Wednesday, April 06, 2005

Illinois Governor Blagojevich Denies Pharmacists' Conscience

Gov. Rod Blagojevich recently filed an emergency order requiring pharmacies to issue prescription contraceptives, even if a pharmacist has moral opposition. Pharmacies are required by this order to either provide another pharmacist to fill the prescription or to fill the prescription with another pharmacy of the patient's choice.

According to the Governor: "Our regulation says that if a woman goes to a pharmacy with a prescription for birth control, the pharmacy or the pharmacist is not allowed to discriminate or to choose who he sells it to or who he doesn't sell it to, the pharmacy will be expected to accept that prescription and fill it. No delays. No hassles. No lectures."

No freedom of conscience, and no freedom of speech. If a pharmacist does not comply, he is guilty of discrimination, which is one way of saying that he is guilty of a hate crime. The pharmacist also cannot do his job, which may include checking for drug interactions, since he cannot choose who he sells it to. Note that he says "woman", although a man my be picking up the pills for his girlfriend, so perhaps he is trying to imply class conflict. And his tone is completely nonconciliatory, showing contempt.

A spokesman said that pharmacists have an obligation to provide women with good health care. How about men and children? And are businessmen obliged to do things against their conscience? And what if a pharmacist thinks that some contraceptives are bad for a patient's health? Or the health of possible children that the woman may unknowingly be carrying?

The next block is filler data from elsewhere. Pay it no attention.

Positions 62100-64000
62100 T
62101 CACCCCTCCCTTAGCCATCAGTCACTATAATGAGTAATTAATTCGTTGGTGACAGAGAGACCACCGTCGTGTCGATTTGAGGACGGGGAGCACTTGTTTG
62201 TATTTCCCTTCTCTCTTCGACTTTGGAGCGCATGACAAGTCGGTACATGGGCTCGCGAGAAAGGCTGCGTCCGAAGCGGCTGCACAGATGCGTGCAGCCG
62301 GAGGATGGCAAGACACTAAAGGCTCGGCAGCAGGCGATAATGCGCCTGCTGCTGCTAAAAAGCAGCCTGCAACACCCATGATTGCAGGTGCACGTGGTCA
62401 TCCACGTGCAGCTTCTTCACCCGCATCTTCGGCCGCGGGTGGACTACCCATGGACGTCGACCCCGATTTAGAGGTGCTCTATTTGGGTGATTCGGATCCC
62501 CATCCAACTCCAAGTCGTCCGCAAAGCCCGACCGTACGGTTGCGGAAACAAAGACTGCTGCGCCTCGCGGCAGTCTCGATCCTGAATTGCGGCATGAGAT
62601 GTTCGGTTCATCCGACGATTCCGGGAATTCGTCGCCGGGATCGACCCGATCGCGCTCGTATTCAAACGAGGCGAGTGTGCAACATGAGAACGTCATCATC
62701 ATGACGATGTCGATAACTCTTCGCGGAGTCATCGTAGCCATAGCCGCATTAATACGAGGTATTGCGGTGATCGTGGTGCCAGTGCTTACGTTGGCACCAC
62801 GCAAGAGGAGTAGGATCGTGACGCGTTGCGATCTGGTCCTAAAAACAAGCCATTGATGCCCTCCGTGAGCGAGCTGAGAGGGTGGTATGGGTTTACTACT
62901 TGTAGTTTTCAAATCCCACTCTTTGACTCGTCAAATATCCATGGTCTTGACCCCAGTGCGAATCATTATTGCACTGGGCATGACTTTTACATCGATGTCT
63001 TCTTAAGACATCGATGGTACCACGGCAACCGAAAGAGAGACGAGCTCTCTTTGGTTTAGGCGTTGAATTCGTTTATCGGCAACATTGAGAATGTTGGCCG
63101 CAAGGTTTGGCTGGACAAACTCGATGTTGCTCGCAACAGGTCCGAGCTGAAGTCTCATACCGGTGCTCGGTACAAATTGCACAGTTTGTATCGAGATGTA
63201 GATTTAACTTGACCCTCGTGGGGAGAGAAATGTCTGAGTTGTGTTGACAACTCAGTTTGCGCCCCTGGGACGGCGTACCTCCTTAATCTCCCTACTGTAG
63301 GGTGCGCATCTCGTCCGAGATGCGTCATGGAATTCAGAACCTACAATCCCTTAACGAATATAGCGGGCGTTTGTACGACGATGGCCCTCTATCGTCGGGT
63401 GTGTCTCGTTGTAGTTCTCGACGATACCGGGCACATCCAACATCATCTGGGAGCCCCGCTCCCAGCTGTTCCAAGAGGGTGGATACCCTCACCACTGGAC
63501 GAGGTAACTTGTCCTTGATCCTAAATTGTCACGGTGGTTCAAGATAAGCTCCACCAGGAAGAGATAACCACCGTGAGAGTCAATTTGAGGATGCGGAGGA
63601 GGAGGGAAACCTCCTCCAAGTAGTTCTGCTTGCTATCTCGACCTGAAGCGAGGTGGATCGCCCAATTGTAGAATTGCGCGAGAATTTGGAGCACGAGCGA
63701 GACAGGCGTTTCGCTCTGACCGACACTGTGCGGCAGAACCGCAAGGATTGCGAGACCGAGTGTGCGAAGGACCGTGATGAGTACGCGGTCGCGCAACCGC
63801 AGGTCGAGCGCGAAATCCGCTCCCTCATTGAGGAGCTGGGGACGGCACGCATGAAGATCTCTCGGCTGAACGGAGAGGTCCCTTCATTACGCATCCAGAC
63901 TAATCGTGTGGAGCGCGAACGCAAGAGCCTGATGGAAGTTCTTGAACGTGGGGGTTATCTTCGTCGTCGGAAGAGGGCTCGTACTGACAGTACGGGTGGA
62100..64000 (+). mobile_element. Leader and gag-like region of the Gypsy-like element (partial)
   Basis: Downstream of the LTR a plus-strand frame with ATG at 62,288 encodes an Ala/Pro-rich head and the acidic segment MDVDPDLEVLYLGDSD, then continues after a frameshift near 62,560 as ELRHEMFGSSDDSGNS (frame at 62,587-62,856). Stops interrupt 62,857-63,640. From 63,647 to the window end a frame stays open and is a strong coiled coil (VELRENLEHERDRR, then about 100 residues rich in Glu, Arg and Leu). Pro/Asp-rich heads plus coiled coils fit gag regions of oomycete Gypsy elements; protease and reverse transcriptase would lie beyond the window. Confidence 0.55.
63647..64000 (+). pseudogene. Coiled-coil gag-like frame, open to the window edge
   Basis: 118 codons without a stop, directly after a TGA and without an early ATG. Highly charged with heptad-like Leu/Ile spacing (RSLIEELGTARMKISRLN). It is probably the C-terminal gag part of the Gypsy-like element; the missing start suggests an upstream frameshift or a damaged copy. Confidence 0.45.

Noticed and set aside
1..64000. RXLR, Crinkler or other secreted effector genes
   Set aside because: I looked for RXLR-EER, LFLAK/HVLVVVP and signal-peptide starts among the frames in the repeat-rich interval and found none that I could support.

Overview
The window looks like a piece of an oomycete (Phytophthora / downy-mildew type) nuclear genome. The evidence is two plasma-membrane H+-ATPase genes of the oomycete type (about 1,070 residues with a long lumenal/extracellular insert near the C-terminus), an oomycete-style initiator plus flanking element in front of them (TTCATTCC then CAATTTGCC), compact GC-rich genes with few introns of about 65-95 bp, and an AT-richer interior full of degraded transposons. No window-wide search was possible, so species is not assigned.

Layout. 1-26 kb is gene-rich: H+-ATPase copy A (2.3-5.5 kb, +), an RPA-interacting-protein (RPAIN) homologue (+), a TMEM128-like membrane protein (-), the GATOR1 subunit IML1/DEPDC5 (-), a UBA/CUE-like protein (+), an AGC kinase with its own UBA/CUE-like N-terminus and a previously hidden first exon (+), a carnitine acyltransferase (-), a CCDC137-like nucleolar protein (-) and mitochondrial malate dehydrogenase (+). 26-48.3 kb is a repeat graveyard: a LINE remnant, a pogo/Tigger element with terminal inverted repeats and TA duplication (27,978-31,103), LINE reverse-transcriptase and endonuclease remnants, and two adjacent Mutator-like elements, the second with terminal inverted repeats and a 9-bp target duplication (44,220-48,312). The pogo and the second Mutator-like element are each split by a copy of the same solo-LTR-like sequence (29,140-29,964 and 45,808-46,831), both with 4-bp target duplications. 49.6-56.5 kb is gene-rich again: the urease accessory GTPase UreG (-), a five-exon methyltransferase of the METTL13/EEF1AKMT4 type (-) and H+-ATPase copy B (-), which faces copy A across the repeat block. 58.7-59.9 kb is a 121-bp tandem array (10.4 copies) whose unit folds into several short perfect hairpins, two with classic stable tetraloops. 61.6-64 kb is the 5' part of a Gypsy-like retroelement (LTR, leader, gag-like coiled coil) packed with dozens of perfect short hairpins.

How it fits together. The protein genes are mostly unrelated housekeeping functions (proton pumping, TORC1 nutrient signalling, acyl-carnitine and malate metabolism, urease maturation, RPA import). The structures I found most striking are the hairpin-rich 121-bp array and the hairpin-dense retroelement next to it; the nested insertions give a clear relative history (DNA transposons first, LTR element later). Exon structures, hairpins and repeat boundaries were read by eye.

The Governor made this ruling when a pharmacist refused to provide so-called emergency contraception.

The New York Times says that this is “an intolerable abuse of power by pharmacists who have no business forcing their own moral or ethical views onto customers who may not share them...any pharmacists who cannot dispense medicines lawfully prescribed by a doctor should find another line of work.” So instead, the State will impose its moral and ethical views on the pharmacist, even if this is a violation of his freedom of religion, and the Times suggests that he should be forced out of his profession for ideological reasons.

The order is effective immediately, and lasts for 150 days, when the Governor will try to implement a permanent rule.

The Chicago Area Planned Parenthood is delighted with the ruling.

Four states have laws allowing freedom of conscience, while four other states have laws that prohibit this freedom.


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